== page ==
Unpaid contractors should seek prompt legal advice

Contractors owed money for work or materials have two options — a lien or a lawsuit — and in either case, it is helpful to seek legal counsel as early as possible, says Barrie civil litigator Scott Hawryliw.

“Consult a lawyer as soon as there is any indication of a problem,” says Hawryliw, founder of SRH Litigation. “Sometimes having an outside professional involved will lead to a solution, and if not, the contractor can be advised on the best legal remedy in a particular situation.”

If a general contractor has done work on a home after a contract has been signed, and the homeowner doesn’t pay, that firm will be in a good position to launch a lawsuit, he tells AdvocateDaily.com.

“With typical home renovations, the general contractor can be fairly certain to receive the money owed, since the home has value and is in the name of the homeowner, so they have to eventually live up to the terms of the contract if a lawsuit is launched,” says Hawryliw.

One major exception to that rule would be if the homeowner is overly leveraged and in debt, meaning there is no real equity in the home, he says.

Subcontractors are in a much more difficult situation, says Hawryliw, as they do not have a written contract with the homeowner so they cannot launch a lawsuit.

“That is why we have construction liens,” he says. “If a subcontractor has provided labour or materials to a project, and the general contractor is not paying them for whatever reason, their only option is to put a lien on the property to get back at least some of the money that is owed to them.”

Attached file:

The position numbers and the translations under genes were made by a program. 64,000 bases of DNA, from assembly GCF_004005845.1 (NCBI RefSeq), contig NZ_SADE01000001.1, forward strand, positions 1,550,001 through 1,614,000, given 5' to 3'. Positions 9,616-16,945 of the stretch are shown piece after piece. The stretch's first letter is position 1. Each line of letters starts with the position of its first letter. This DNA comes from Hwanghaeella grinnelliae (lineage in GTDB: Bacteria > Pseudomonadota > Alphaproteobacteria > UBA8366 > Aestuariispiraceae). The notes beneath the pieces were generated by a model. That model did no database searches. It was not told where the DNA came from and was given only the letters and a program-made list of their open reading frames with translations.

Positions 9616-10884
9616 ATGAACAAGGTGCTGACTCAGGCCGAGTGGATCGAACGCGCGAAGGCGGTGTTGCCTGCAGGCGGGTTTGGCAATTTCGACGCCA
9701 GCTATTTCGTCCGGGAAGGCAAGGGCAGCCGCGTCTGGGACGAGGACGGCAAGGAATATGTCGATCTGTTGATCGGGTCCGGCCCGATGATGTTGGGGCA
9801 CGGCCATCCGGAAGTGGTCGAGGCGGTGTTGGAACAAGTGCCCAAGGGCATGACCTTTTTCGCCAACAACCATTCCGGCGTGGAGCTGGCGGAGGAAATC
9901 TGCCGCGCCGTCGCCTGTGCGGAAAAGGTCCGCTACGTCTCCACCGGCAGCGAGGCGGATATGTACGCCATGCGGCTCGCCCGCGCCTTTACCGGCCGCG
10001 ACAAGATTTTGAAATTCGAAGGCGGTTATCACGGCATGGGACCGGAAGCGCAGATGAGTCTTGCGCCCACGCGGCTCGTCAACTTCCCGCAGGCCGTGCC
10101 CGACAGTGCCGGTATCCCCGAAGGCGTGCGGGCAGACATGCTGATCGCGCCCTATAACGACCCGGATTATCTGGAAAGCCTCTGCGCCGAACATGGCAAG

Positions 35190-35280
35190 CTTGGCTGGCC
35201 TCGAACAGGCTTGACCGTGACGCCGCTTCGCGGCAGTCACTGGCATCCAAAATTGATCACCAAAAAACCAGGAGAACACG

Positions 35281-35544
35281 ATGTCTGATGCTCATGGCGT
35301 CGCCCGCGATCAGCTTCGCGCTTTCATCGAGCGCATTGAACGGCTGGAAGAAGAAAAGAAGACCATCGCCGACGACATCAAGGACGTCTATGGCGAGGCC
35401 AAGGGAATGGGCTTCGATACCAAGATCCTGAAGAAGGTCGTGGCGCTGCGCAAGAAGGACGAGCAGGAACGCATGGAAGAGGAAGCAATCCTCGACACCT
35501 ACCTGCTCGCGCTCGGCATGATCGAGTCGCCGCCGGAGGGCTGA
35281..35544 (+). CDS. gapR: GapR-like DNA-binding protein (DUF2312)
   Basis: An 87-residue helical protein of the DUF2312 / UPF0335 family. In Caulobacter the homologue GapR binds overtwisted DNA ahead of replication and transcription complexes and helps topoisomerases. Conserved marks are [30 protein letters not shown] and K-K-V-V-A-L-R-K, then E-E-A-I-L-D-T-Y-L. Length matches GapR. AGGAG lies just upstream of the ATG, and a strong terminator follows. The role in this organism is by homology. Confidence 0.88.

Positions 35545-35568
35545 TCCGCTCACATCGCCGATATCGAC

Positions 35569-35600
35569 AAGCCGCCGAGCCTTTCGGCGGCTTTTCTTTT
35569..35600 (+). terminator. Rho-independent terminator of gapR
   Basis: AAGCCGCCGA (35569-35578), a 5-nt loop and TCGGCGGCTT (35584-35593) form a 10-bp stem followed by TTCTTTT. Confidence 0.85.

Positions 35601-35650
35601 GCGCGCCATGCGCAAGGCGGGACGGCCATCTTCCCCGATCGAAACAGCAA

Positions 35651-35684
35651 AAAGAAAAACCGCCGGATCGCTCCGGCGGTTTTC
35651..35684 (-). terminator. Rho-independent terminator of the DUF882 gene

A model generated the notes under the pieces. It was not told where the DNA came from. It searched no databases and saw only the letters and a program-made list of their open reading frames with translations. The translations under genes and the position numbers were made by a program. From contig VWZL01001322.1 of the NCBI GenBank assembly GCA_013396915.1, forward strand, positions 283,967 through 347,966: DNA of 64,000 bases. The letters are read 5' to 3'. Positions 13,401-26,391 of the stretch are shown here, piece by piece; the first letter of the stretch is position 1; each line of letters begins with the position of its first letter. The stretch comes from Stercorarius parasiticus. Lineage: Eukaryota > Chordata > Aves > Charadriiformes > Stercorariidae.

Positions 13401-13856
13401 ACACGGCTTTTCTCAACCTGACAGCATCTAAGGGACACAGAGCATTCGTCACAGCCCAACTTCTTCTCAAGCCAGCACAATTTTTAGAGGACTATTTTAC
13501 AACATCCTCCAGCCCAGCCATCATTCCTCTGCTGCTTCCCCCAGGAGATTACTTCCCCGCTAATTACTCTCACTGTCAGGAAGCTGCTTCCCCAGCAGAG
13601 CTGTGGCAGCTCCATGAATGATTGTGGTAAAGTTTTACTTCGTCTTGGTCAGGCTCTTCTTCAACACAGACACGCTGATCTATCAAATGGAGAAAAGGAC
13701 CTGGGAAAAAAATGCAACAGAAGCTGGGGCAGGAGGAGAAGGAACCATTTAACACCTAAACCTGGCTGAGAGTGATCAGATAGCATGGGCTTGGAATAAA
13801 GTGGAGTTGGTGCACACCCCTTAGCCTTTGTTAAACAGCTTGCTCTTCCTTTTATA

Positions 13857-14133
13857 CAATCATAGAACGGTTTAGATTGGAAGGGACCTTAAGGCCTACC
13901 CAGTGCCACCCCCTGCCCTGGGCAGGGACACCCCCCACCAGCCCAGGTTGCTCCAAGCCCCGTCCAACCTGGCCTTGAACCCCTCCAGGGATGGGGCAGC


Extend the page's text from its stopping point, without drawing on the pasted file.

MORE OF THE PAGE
Hawryliw describes a construction lien as a last resort.

“They are an extreme measure,” he says. “They are needed sometimes, but it’s important to understand that you’re putting a lien on a property before you have proven anything in court.”

Hawryliw says it is essential for contractors to seek legal advice as soon as they can, as there is a 60-day time limit to register the lien, which starts from the last day work was done on the property or material was delivered there.

“If subcontractors come to me early in that period, we have the luxury of having the time to negotiate a settlement, without a lien,” he says. “But if they wait until the end of that 60-day period, imposing a lien is the only option.”

Hawryliw warns contractors not to ask for an excessive amount with the lien, as that could have harsh cost consequences if the matter ends up in court.

“If a contractor puts a lien on a home and it is significantly more than they are owed, and that causes the project’s financing to fail, and ultimately the project to fail, they could be looking at paying significant damages,” he says.

That is a major difference from lawsuits, Hawryliw says, where there is no financial penalty if the statement of claim is for significantly more money than what ends up being paid.

“With a lien, you will be in big trouble if you can’t prove you are owed the amount of money you are asking for,” he says.

In all cases, it is crucial for contractors is to start with a written contract that specifies the work to be done and the amount of money to be paid for that work, as well as payment deadlines, Hawryliw says. If those payments are not made, contractors should immediately seek legal advice.

“Get to a lawyer as early as possible so that you have the luxury of being able to say that you tried to resolve this without resorting to litigation,” he says.

“Liens always damage relationships, which is why they should be considered as a final option,” Hawryliw says.

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